“… these studies show that CNS effects of very low concentrations of chemotherapeutics can no longer be excluded as having potentially important roles in generating [chemotherapy-induced peripheral neuropathy].”
SENSORY dysfunction and pain are among the most common treatment-limiting factors and most distressing physical symptoms of patients receiving any of the most commonly used cancer chemotherapy treatments. Symptoms range from mild tingling to a painful burning paresthesia that is refractory to effective remedy. The incidence and severity of chemotherapy-induced pain is correlated with duration and dose such that nearly all patients experience discomfort by a third treatment cycle with vincristine, paclitaxel, bortezomib, cisplatin, or oxaliplatin and forces discontinuation of optimal therapy in up to half of patients. Treatment-related pain is, therefore, not only distressing, but also impacts survival. Symptoms also often persist long after treatment and so impact rehabilitation and the return to productivity. By far the majority of studies into the underlying mechanisms of chemotherapy-induced pain and dysesthesia have focused on those occurring in primary afferent nerves. Effects on dorsal root ganglion (DRG) neurons and distal nerve endings in particular have been the focus of many studies given that these are the neural tissues seemingly most directly affected by chemotherapy drugs due to their location outside the blood–brain barrier and the poor penetration of the majority of chemotherapy drugs into the central nervous system (CNS).1 Indeed, this bias is reflected in the commonly accepted name for this condition, chemotherapy-induced peripheral neuropathy (CIPN). Yet, the work by Huang et al.2 in this issue reveals that CIPN may in fact involve important effects mediated by chemotherapeutics directly in the CNS on spinal cord neurons.
Huang et al.2 show that a single systemic (intraperitoneal) dose of 4.0 mg/kg of oxaliplatin induces signs of acute pain within 1 h after dosing in rats and that this was accompanied by increased spinal cord responses evoked by sciatic nerve stimulation. They then used a very sensitive detection method, inductively coupled mass spectrometry, to reveal that albeit small, nevertheless significant amounts of oxaliplatin penetrate into spinal cerebrospinal fluid after the systemic dose used in the behavioral studies. Direct application of this small dose of oxaliplatin onto the spinal cord by intrathecal injection reproduced both the behavioral signs of hyperalgesia and the enhanced evoked responses of the spinal cord to sciatic nerve stimulation. Neither effect was reproduced by injection of oxaliplatin directly into the skin of the hind paw at a concentration corresponding to the levels of oxaliplatin detected in this tissue using mass spectrometry after systemic dosing. Finally, the investigators provide data suggesting that oxaliplatin acts within the CNS to produce its effects by the induction and release of the chemokine CX3CL1.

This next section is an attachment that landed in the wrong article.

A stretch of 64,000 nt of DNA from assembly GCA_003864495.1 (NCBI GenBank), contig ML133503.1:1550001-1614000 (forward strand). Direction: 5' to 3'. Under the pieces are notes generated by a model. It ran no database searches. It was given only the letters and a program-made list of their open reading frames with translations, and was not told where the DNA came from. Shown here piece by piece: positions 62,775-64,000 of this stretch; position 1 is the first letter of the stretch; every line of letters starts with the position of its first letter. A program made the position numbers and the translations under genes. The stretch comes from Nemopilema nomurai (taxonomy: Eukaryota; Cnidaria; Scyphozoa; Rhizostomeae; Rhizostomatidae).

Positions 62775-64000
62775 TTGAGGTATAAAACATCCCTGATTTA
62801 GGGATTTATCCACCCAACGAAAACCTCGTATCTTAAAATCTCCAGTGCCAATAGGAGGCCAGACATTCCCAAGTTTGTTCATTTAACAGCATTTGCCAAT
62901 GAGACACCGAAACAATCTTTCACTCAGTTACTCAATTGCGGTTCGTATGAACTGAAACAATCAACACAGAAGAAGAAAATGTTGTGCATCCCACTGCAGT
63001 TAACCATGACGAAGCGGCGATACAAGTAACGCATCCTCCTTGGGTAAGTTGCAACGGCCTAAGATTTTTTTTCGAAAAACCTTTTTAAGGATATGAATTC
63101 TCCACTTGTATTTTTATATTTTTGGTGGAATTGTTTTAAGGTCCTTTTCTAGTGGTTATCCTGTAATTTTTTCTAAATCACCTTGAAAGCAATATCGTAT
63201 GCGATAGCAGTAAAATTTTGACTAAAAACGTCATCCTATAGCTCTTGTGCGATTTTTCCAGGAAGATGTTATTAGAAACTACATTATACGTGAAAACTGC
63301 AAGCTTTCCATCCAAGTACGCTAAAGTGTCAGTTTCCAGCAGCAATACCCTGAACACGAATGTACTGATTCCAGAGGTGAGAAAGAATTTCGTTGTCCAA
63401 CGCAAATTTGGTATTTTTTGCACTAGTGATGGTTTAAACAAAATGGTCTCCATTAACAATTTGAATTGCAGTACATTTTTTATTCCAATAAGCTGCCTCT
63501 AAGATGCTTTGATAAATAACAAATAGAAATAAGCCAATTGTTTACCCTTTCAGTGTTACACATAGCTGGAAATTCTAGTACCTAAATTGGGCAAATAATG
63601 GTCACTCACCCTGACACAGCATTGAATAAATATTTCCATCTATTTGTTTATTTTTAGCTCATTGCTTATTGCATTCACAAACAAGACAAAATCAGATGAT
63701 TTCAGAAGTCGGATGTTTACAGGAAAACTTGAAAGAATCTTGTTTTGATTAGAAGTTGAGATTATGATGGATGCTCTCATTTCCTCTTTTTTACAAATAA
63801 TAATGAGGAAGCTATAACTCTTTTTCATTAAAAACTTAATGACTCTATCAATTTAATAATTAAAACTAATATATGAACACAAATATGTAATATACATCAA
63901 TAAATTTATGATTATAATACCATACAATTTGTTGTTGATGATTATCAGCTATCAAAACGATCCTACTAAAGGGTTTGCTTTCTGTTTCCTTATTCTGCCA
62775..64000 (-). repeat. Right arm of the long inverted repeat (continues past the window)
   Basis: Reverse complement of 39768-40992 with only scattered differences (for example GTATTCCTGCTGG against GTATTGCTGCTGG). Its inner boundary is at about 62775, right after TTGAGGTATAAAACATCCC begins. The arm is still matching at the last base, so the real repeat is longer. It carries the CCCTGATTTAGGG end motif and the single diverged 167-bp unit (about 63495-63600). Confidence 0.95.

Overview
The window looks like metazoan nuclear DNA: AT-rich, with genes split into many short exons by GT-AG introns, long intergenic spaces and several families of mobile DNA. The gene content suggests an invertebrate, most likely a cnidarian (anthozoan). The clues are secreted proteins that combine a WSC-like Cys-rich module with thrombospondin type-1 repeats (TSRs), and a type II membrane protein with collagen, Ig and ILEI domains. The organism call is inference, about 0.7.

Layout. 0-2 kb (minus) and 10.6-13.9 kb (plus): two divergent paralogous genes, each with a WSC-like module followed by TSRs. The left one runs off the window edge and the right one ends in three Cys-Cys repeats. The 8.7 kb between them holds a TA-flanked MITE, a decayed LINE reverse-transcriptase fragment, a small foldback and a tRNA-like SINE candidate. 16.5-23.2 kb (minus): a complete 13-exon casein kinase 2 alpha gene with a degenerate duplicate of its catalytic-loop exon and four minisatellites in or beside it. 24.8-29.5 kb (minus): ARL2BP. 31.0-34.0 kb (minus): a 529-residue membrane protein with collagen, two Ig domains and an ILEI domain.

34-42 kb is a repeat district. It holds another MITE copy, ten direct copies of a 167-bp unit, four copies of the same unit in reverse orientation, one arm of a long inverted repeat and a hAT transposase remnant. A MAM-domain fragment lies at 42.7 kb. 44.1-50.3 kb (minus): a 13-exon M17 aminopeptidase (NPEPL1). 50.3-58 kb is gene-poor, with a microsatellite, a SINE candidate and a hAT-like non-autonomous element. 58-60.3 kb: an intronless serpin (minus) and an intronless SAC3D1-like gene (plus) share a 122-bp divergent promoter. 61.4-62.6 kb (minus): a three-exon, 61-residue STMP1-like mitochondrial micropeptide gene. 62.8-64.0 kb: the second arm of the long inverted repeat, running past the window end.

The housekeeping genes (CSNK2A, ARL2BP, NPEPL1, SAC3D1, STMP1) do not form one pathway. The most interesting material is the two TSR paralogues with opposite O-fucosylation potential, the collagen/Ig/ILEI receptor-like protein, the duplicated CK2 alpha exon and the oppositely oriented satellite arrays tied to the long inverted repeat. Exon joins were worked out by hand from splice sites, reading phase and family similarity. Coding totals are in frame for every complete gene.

The findings by Huang et al.2 suggesting CNS effects are involved in producing pain evoked by chemotherapeutics are not without precedent as a recent article by Li et al.3 reported complementary findings on the chemotherapeutic paclitaxel. Paclitaxel, like oxaliplatin, although previously thought to not enter the CNS, does indeed penetrate into the CNS, albeit at very low concentrations, after systemic dosing that produces hyperalgesia in rats. Li et al.3 tested the direct effects of paclitaxel at this very low concentration on the physiologic responses of spinal cord neurons in vitro. They found that paclitaxel acts on Toll-like receptor 4 on spinal neurons to increase the signaling of the transient receptor potential vallinoid 1 channel and intrathecal transient receptor potential vallinoid 1 antagonists reduce paclitaxel-induced hyperalgesia in rats. Combined these studies show that CNS effects of very low concentrations of chemotherapeutics can no longer be excluded as having potentially important roles in generating CIPN.
Although the work by Huang et al.2 may underscore previously little studied mechanisms in CIPN, one should remain mindful that, as noted above, there are numerous studies showing effects of chemotherapy drugs on DRG neurons and distal nerve endings; the potential efficacy of altering signaling in these tissues in preventing or reversing CIPN is well documented. Indeed, based on the data shown in this issue, it cannot be excluded that the intrathecal dosing scheme used by Huang et al.2 did in fact affect DRG neurons or their central terminals. It should also be noted that, whereas an acute pain syndrome characterized by arthralgia and myalgia is reported for paclitaxel, acute mechanically-evoked pain is not a commonly reported symptom after oxaliplatin treatment in humans. Rather, acute sensitivity to skin cooling is the most common sensory side effect for oxaliplatin. Thus, the work by Huang et al.2 may reveal potentially important new mechanisms of CIPN, yet the full context of this work will require further investigation.
This work was supported by National Institutes of Health (Bethesda, Maryland) grants NS046606 and CA200263 and by the H.E.B. Professorship in Cancer Research (MD Anderson Cancer Center, Houston, Texas).
The author is not supported by, nor maintains any financial interest in, any commercial activity that may be associated with the topic of this article.